Over the past few years, we’ve been inundated by news of migrants who’ve done horrible things and even got away unharmed in some cases. Sure, these have been happening in Europe, but that doesn’t mean it incidents like these can start happening in Canada too.
Since the liberal and progressive left has no intention of stopping this crime wave, and since events such as Brexit and Trump’s election didn’t wake them up, the best thing you can do ensure your family’s safety is to take certain simple yet effective precaution measures.
How do you do that? Good question. These incidents have been so diverse in nature as well as the locations where they occurred, that it’s virtually impossible to figure out a pattern.
Nevertheless, this is the first piece of advice I can give you is to avoid social gatherings that could potentially take a turn for the worst is the simple yet most effective thing you can do.
Of course, who would’ve guessed that, two years in a row, Europe has seen its New Year’s celebrations ruined in various cities, with crimes such as theft, beatings and sexual assaults? I’m not trying to say you shouldn’t go to a concert or other social gatherings, but you should be aware of what’s happening around you when you do. When you see troublemakers, you have one thing left to do: leave.
This isn’t about being afraid, it’s about being responsible. But there’s more.
The survival community has this concept called everyday carry (EDC for short), which is nothing more than increased attention to what you carry with you on a day-to-day basis. Why? Because some of these items can help fend off one or even multiple attackers, giving you precious seconds to flee.
The things you can or cannot carry on your person depend on the laws. While firearms are legal in the US and Canada so long as they are registered, people in Europe can’t have them. In some European countries, even knives and pepper sprays are illegal.
Nevertheless, here’s a list of items you should consider having in your pockets, purse or your car, but not before doing your due diligence:
- airsoft guns
- folding knives
- pepper/wasp spray
- stun guns
- tactical pens and flashlights
…and more, but these are the most common ones.
Having such a weapon is one thing but knowing how to use it is another. In some cases, the attacker has used the self-defense weapon on the victim so, the next step would be to take a few self-defense classes, to learn the basic moves. This will also be a good opportunity for you to learn about which ones are more effective, as well as legal aspects.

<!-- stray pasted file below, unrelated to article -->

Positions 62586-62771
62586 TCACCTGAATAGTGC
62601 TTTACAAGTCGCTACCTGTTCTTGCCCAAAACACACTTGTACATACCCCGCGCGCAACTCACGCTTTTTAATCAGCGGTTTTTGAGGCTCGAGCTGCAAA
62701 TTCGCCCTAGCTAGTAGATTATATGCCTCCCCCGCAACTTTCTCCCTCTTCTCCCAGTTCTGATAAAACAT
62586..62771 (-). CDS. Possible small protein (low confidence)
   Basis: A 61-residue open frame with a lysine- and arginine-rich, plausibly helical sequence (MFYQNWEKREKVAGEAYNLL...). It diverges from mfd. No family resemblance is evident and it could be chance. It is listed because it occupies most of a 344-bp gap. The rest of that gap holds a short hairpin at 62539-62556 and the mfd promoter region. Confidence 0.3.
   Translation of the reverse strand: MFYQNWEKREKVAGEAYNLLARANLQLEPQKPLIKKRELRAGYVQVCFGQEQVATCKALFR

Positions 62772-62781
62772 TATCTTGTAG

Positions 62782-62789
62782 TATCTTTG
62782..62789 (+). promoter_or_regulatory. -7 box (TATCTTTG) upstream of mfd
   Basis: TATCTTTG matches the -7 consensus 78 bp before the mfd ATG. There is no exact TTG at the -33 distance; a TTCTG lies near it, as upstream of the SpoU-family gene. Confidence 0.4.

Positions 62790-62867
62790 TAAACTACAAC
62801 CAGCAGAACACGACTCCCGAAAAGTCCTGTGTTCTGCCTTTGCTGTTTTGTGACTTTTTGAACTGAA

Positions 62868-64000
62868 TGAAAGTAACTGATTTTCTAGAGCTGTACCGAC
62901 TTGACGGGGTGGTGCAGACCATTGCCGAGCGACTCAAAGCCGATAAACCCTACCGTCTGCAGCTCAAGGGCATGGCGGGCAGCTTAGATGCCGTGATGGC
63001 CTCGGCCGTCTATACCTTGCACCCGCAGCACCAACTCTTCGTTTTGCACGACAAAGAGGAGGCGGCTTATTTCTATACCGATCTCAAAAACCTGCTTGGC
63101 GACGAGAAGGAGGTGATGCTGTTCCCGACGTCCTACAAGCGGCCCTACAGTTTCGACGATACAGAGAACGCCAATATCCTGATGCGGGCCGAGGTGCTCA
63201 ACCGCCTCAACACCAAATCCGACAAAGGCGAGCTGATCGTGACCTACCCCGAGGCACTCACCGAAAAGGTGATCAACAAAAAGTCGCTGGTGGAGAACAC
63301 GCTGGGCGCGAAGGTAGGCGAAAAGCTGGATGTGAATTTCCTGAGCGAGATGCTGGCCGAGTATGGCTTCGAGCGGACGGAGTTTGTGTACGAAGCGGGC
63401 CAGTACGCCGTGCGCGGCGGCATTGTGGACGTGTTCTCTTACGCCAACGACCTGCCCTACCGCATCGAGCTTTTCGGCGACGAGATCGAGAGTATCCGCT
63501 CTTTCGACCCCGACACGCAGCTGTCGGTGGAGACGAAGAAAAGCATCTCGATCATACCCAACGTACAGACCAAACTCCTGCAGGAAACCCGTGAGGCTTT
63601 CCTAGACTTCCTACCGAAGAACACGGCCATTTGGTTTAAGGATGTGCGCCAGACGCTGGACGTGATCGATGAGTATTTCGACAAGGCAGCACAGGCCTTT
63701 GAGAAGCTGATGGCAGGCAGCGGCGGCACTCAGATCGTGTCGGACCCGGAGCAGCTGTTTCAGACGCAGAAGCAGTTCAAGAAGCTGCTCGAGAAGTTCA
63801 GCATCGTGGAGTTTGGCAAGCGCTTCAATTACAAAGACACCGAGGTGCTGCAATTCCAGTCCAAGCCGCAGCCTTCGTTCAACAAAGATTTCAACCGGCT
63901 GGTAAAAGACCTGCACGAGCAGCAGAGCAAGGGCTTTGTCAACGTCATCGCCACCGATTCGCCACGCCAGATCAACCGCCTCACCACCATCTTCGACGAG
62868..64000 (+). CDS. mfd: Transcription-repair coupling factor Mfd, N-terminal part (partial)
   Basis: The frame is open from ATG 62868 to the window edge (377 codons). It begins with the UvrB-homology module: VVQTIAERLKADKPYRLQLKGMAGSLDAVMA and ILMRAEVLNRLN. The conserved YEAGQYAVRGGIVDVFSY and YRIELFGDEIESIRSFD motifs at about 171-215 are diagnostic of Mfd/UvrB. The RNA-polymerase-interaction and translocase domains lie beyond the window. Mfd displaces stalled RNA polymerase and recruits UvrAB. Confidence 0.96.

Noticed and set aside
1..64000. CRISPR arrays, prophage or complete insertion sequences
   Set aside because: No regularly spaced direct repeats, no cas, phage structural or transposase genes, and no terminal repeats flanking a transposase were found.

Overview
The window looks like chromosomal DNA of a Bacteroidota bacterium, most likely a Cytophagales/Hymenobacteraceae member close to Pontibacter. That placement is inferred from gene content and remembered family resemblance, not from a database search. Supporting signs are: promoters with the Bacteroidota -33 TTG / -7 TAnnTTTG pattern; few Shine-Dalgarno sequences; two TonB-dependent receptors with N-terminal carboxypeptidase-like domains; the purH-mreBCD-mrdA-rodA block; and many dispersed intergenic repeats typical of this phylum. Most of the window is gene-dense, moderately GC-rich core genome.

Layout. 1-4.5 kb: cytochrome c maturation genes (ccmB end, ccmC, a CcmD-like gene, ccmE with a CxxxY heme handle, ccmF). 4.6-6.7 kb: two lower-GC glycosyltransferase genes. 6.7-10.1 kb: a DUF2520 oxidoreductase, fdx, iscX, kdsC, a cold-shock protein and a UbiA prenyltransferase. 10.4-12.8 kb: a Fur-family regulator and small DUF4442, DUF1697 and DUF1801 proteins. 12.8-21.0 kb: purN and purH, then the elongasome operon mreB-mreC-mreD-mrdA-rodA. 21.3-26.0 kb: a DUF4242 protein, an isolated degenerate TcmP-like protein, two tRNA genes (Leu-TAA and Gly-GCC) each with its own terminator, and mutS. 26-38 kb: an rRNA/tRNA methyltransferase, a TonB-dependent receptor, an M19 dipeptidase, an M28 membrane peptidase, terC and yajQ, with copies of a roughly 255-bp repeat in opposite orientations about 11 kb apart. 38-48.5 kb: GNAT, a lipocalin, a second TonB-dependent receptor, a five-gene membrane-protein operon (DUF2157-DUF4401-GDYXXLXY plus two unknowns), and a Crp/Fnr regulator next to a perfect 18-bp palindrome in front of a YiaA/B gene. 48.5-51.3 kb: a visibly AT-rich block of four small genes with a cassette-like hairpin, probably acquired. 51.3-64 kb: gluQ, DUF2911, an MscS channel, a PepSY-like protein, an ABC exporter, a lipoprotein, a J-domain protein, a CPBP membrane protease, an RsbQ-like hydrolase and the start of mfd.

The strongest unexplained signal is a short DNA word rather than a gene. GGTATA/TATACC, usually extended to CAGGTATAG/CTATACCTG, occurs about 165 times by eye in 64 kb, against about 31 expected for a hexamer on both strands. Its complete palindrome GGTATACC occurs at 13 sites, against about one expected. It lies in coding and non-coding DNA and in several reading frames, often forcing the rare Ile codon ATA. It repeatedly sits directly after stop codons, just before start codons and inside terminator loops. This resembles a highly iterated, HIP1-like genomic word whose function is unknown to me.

Talk To Your Child
Though I don’t have (yet) children, I can tell you that you need to have a serious talk with them about talking to strangers and going to places that are unsafe or far away from home. I’ve seen social experiments where the parents were sure their kids wouldn’t walk off with a stranger and yet they did.
While the number of missing persons that were abducted by strangers is “low” (29 people in 2014, for instance), you should still take measures, particularly if you and your child travel to a foreign country, particularly in those that have high rates of abduction. I’m not saying the odds are high, but you don’t need them in order to take a threat seriously.
Don’t Live In Fear
Many of those who’ve understood the dangers of open door policies have taken things to the extreme. The migrants issue is here to stay, that’s for sure, and the only reason to deal with it is to make a self-protection plan and then put it into action. There’s no need to stock up on knives and other weapons, there’s no need to be afraid of everyone who gives you the impression or who might look like a criminal. You’ll probably be wrong most of the times, and besides, the idea is to protect yourself and your family.
Fear is never a good advisor, but information and education are. So by taking these simple steps (talking to your child about strangers, having those edc items, avoiding potentially dangerous situations) you’ll take a huge step towards protecting your loved ones and you don’t have to be afraid not even for a second.